PHERECLOSbuilds upon the theory of science capital and the experience that Children’s Universities have made in the Third Mission of universities. They became intermediaries between various actors in the educational and social landscape – as incubators of change. Built around them, PHERECLOS develops innovative Open Schooling models of collaboration in six regional clusters, which serve as experimental testbeds for schools and affect the quality of STEM engagement opportunities in general. Their regional effectiveness will lead to the development of implementation guidelines and policy briefs to enhance the sustainability of the overall approach, which is continuously informed by findings from academic implementation research and a Mentoring Programme for further 40 organisations.
Coordinator: Universiteit Leiden, Netherlands
The OSHub project is funded by the European Union’s Horizon 2020 Programme, through Grant Agreement No. 824581.
Coordinator: Vienna University Children’s Office, Austria
The PHERECLOS project is funded by the European Union’s Horizon 2020 Programme, through Grant Agreement No. 824630.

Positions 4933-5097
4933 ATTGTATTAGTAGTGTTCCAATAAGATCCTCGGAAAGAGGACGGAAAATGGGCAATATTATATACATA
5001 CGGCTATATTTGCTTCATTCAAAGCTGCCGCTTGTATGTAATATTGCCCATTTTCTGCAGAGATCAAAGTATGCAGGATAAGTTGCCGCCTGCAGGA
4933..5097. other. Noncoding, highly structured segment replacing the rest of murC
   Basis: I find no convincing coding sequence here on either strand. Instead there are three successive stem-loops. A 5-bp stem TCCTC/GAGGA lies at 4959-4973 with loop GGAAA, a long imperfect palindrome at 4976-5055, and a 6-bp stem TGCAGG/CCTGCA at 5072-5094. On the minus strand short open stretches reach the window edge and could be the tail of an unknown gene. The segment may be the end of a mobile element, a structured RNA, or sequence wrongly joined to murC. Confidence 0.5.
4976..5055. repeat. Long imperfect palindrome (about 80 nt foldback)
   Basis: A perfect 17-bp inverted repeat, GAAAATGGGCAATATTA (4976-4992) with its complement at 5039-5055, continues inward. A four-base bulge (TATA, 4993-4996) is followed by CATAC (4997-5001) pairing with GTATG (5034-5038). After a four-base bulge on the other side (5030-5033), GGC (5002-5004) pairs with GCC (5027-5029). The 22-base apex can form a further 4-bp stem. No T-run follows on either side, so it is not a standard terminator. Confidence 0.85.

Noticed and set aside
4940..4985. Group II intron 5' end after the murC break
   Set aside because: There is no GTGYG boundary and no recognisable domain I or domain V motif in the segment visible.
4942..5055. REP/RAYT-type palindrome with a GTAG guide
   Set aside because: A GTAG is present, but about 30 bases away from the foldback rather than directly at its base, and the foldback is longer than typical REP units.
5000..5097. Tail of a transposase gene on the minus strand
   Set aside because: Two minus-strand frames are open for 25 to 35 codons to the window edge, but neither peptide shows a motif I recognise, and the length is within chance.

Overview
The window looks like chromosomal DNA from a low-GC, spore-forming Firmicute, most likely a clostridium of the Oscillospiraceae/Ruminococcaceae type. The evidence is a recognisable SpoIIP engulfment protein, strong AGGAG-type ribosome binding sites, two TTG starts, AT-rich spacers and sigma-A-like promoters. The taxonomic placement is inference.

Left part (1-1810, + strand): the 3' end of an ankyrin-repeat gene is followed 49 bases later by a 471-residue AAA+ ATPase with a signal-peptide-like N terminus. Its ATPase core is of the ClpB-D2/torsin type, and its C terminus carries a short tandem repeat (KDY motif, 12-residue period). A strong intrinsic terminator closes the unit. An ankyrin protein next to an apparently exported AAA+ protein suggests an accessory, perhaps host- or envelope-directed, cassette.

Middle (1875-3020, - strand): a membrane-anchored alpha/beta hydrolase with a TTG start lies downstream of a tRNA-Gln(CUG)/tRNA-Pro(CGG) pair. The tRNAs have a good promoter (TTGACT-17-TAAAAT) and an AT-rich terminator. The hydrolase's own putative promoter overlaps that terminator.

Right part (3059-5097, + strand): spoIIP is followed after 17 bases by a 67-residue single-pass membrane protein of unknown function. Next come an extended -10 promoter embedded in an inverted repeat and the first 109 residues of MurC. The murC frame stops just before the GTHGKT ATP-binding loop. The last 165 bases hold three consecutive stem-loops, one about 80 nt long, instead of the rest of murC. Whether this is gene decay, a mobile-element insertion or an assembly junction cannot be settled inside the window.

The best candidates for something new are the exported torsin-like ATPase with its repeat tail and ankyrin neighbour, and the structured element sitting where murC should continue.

PULCHRAaims to explore the open schooling concept through the theme “Cities as urban ecosystems” by facilitating participation of citizens of all ages in scientific discovery; by building a learning, exploring and activation network; by developing knowledgeable, innovative and participatory communities; and by exploring common issues related to the city as an urban ecosystem through specially designed City Challenges.
City Science Teams are being created in schools with the participation of stakeholders from the wider community. These City Science Teams will scientifically investigate local issues related to cities as urban ecosystems in collaboration with the local community, professionals and other key stakeholders. An online City Challenges Platform facilitates the exchange of information and ideas between participants and partners across the PULCHRA network, promoting the open-schooling participatory focus of the project.
SEAS - Science Education for Action and Engagement towards Sustainability - project aims to develop scientific literacies and agencies for solving complex and interdisciplinary sustainability challenges in their local communities. SEAS facilitates collaboration between schools and local communities facing sustainability challenges through open schooling designs and establishes a flexible and open-ended toolkit of concepts, tools (CChallenge, SenseMaker, LORET, etc) and methods (ChangeLab, Social Design Experiments, etc) designed to support the establishment and development of open-schooling networks where teachers and students can work together with out-of-school partners. Six open-schooling networks have been established in Austria, Belgium, Estonia, Italy, Norway and Sweden.
Coordinator: National and Kapodistrian University of Athens, Greece